6. Posted September 16, 2010 at 4:45 am | Permalink

    Oh how I love a good ramble! That second one is amazing.

  7. Posted September 16, 2010 at 4:56 am | Permalink

    I love these a lot! Wish I could have done more crumbling old building exploration while in the south earlier this year. BUT, I am going on a funny ghost town tour in eastern Oregon at the end of the month! Different vibe but should still be cool.

    • Posted September 18, 2010 at 6:16 pm | Permalink

      Ghost town tour!!?? Will you blog about it? Because that sounds amazing.

  8. Posted September 16, 2010 at 5:22 am | Permalink

    gorgeous photos… im intrigued to see more of his work…
    Miss M

  9. Lauren
    Posted September 16, 2010 at 5:30 am | Permalink

    WOW these are great photographs!
    The second one is gorgeous. I’ve been trying to capture some good double exposures when I was at an old graveyard south of San Francisco.
    LOVE these so much. And they were taken during one of my favourite eras!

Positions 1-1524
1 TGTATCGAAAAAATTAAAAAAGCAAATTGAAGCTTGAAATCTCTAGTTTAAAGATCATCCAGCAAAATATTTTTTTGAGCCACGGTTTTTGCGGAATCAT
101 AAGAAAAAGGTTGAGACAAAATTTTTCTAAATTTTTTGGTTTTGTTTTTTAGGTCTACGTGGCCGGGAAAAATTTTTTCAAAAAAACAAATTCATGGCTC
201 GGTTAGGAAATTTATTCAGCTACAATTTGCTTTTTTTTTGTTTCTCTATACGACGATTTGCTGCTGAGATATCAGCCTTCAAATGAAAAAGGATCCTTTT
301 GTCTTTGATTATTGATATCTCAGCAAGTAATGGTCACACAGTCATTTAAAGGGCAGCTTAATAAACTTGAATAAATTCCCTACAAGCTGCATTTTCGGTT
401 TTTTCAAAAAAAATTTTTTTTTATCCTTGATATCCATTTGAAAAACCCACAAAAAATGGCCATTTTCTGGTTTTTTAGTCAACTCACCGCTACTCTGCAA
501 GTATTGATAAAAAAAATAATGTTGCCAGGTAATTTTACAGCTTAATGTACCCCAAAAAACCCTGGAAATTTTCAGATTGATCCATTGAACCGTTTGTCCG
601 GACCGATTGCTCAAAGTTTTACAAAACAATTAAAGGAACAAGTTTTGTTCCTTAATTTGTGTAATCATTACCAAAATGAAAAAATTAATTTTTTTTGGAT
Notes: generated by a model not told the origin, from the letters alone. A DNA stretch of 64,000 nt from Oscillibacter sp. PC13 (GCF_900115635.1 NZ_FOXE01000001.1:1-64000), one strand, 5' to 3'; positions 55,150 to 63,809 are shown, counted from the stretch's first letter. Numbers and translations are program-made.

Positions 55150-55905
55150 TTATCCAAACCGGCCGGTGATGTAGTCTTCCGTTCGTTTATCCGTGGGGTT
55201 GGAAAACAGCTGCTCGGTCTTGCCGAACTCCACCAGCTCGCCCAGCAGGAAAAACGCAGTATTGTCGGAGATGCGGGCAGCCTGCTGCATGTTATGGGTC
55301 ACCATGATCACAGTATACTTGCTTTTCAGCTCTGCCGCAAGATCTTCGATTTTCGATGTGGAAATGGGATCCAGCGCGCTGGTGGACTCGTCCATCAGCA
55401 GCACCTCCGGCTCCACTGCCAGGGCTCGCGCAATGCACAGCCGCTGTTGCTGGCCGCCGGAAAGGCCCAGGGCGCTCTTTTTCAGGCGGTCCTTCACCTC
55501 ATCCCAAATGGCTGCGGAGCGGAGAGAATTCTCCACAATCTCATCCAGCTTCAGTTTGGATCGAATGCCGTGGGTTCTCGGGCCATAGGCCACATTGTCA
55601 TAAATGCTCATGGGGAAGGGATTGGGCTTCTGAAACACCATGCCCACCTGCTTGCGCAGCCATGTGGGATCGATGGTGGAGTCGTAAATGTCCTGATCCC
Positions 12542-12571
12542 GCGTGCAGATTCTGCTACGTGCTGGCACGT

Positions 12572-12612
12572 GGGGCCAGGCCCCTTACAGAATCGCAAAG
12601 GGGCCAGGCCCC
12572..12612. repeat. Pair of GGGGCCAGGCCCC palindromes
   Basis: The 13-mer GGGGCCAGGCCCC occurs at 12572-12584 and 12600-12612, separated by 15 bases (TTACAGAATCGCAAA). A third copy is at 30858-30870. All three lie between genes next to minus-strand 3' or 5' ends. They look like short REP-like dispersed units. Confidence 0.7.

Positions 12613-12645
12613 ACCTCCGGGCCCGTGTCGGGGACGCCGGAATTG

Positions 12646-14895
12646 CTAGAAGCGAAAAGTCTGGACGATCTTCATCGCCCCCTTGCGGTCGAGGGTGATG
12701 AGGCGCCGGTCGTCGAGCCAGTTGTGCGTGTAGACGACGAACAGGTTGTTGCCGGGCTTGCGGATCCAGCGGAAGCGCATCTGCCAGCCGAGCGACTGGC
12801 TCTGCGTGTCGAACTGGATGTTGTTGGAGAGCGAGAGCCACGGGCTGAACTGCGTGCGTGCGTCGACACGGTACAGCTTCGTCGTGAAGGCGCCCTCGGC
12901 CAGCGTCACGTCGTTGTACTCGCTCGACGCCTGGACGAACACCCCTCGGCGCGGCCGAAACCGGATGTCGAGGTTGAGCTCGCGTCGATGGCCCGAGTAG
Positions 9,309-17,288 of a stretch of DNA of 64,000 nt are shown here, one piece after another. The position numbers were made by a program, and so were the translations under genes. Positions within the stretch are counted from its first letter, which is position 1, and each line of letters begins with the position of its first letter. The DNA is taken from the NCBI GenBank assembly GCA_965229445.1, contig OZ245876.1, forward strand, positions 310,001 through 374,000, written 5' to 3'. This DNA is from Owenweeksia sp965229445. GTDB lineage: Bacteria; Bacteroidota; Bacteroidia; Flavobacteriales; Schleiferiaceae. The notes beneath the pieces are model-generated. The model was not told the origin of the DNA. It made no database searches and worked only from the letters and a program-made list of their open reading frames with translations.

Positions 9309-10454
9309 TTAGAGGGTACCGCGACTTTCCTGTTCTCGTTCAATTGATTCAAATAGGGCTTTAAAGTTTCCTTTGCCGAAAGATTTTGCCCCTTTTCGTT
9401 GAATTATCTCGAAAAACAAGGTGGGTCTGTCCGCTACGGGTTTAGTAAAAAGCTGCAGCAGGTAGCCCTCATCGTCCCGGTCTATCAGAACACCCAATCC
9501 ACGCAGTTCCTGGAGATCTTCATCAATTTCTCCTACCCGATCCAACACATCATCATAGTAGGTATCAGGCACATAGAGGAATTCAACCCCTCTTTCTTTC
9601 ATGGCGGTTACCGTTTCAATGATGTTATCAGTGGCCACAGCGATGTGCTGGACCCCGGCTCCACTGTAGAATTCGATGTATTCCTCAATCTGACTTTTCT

• Posted September 18, 2010 at 6:17 pm | Permalink

      Yeah, I love the ’30s/’40s view of old antebellum plantations/life, even though it tends to be old south romanticized.

  10. dominika
    Posted September 16, 2010 at 8:19 am | Permalink

    thanks for the tip, I’m going through his photographs now and love it

  11. Posted September 16, 2010 at 9:55 am | Permalink

    Hauntingly beautiful. These are the kind of pictures I imagine night-time stories are inspired by.

    By the way, I was browsing through the Dossier site and discovered this brand you might like; Honor. The lookbook is astonishingly pretty (I know that’s such a bland word, but it really is an apt description in this case!) There’s a lovely write-up in the style section of Dossier Journal:

    • Posted September 18, 2010 at 6:18 pm | Permalink

      Heleen, thank you! I heard about that on Siri’s blog and fell in love with it! It’s so light and pretty, and the Dossier photos make everything look even hazier and more gorgeous.

  12. Posted September 16, 2010 at 11:04 am | Permalink

    Oh my. These photos are just mesmerizing; I love the way he captured the decaying, slightly creepy look of some of the old Southern spots. Awesome. If you do get a copy of that book, be sure to post about it (please! ;)! Thanks for researching and sharing a new photographer with us, Rhiannon. I really enjoy these sort of geeky/obscure subjects that you post about!

    ♥ Casey
    blog |

    • Posted September 18, 2010 at 6:19 pm | Permalink

      Aww, I’m glad you like them! I’m hoping to get to another library today (it’s all I want to do this weekend!) so hopefully I’ll get my hands on one of his books. :)